JACKSON, Mississippi (LifeSiteNews) – Mississippi Republican Gov. Tate Reeves signed eight new pro-life laws Wednesday, largely focused on increasing state support for alternatives to abortion.
The Washington Examiner reported that the laws increase the tax credit for crisis pregnancy centers from $3.5 million to $10 million, establish a government website offering information on life-affirming pregnancy resources, extend the time in which mothers can drop off newborns at safe havens, establish a “bill of rights” for foster parents, separates the Department of Child Protection Services from the Department of Human Services and strengthens children’s legal representation in abuse or neglect cases, set up a task force to review and recommend improvements to the state’s adoption and foster system, and offer new tax credits to offset the costs of adoption.
“This is our new pro-life agenda,” the governor has previously said of the reforms. “I’ve said before, it will not be easy, and it will not be free. But I know that together, we are going to get the job done and deliver the support Mississippi mothers and babies deserve.”
“The state that restored the right of the people and elected leaders to protect unborn children makes history again today, as Governor Reeves signs eight pro-life safety net measures into law,” SBA Pro-Life America southern regional director Caitlin Connors said. “Through its Gestational Age Act, the life at conception protection that is now in effect, and more policies and programs that help families, it’s incredible to see how much ground Mississippi has covered in the course of a year to protect the unborn and serve their mothers in the Dobbs era.”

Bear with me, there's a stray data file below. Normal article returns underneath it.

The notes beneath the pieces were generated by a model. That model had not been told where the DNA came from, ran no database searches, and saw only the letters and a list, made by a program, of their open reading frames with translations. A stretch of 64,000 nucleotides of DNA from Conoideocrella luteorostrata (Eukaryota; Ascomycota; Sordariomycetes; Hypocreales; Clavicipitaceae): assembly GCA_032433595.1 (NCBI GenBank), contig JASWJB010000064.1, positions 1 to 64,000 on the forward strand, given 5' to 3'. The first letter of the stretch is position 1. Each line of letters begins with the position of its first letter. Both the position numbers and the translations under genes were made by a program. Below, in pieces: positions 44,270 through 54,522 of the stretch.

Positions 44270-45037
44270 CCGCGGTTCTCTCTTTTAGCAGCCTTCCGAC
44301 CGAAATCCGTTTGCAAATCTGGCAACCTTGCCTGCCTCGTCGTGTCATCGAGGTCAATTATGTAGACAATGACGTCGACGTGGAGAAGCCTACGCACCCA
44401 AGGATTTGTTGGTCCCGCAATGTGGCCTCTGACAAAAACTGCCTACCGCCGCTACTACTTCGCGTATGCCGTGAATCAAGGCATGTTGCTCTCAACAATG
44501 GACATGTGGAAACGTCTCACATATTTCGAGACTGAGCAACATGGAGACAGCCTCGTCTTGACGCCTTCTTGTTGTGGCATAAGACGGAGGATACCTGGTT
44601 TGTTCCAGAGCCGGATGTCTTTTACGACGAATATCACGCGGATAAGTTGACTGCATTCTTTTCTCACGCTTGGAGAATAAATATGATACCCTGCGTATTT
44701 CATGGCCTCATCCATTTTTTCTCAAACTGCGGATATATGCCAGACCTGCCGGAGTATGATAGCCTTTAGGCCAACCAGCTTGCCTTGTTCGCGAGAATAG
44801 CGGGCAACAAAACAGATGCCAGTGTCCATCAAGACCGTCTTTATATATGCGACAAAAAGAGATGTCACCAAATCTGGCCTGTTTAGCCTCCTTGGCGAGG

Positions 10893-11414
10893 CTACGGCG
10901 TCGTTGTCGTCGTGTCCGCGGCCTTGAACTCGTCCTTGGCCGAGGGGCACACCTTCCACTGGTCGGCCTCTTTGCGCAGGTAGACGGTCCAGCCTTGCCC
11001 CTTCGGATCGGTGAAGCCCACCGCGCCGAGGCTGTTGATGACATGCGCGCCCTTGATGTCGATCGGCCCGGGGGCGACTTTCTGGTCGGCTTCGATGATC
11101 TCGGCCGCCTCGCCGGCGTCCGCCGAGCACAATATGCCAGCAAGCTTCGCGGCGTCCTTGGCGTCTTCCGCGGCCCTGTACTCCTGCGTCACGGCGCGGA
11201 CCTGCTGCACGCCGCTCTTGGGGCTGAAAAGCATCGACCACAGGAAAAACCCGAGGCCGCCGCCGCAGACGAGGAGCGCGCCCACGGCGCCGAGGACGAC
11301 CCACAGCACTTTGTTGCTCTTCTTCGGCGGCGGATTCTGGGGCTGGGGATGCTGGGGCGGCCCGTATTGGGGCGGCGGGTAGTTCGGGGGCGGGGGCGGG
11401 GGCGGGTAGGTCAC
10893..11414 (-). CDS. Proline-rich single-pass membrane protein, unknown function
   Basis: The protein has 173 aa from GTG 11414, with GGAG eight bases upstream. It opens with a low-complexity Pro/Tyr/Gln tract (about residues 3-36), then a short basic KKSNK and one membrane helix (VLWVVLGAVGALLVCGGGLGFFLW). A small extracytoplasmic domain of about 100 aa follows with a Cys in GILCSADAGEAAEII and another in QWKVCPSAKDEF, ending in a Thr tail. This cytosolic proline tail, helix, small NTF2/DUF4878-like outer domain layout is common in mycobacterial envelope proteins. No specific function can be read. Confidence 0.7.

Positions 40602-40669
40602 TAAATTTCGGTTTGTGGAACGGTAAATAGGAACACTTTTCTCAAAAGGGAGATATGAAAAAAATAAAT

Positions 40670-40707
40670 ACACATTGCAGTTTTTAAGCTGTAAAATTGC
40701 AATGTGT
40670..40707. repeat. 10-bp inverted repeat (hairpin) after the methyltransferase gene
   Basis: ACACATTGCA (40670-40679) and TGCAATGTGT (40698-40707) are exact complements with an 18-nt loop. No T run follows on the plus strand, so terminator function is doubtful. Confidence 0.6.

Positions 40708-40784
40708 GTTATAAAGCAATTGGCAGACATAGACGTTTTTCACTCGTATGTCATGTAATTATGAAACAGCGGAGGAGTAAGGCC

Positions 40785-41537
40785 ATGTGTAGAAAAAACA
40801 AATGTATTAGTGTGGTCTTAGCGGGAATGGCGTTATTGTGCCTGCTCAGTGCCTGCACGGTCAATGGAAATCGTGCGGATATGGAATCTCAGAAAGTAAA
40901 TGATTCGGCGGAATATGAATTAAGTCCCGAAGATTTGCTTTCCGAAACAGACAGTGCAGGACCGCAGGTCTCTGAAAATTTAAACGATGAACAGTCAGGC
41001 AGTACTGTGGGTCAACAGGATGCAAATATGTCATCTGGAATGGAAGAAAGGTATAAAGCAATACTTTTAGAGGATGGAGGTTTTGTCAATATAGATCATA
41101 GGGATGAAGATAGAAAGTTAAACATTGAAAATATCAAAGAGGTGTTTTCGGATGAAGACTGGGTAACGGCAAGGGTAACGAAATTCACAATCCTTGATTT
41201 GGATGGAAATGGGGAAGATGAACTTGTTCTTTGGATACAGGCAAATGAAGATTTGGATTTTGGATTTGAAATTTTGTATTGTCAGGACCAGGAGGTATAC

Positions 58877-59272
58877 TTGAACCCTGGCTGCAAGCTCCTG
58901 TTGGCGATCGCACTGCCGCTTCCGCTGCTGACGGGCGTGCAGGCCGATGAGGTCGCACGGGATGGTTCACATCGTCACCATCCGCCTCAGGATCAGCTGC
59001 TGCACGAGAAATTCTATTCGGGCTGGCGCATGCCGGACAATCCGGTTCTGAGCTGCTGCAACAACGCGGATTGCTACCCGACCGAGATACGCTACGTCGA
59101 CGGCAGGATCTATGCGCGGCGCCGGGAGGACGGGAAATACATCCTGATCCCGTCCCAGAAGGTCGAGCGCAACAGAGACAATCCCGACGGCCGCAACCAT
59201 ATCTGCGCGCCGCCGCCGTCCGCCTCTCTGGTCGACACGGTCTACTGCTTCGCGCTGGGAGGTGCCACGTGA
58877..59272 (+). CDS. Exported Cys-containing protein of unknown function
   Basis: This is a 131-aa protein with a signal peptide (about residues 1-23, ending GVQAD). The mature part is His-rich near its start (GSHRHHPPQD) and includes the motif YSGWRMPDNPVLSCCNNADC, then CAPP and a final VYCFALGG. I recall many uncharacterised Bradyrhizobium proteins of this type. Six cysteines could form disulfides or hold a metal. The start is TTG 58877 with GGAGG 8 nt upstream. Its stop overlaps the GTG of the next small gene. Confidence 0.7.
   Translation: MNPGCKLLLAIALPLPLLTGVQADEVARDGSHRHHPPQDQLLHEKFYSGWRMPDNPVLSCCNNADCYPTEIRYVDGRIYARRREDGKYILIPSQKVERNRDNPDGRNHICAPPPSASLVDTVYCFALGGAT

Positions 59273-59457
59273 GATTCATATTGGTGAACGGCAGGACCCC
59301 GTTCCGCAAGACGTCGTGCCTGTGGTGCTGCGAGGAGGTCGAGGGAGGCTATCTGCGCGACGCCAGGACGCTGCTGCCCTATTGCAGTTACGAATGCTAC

Abortion is already illegal in Mississippi with exceptions for rape, incest, or to save a mother’s life starting at conception, and illegal without rape or incest exceptions after six weeks. In fact, the legal battle over its 15-week abortion ban led to the U.S. Supreme Court ruling that overturned Roe v. Wade and allowed the rest of its pro-life laws to take effect, and the abortion facility that brought the suit, Jackson Women’s Health Organization, has since been shut down.
In the wake of Roe’s fall, pro-abortion activists have settled on multiple strategies to promote and preserve abortion “access,” including interstate distribution of abortion pills, legal protection and financial support of interstate abortion travel, attempting to enshrine “rights” to the practice in state constitutions, and attempting to construct new abortion facilities near borders shared by pro-life and pro-abortion states.
Meanwhile, President Joe Biden has called on Congress to codify a “right” to abortion in federal law, which would not only restore but expand the Roe status quo by making it illegal for states to pass virtually any pro-life laws. Democrats currently lack the votes to do so, but whether they get those votes is sure to be one of the major issues of the 2024 elections.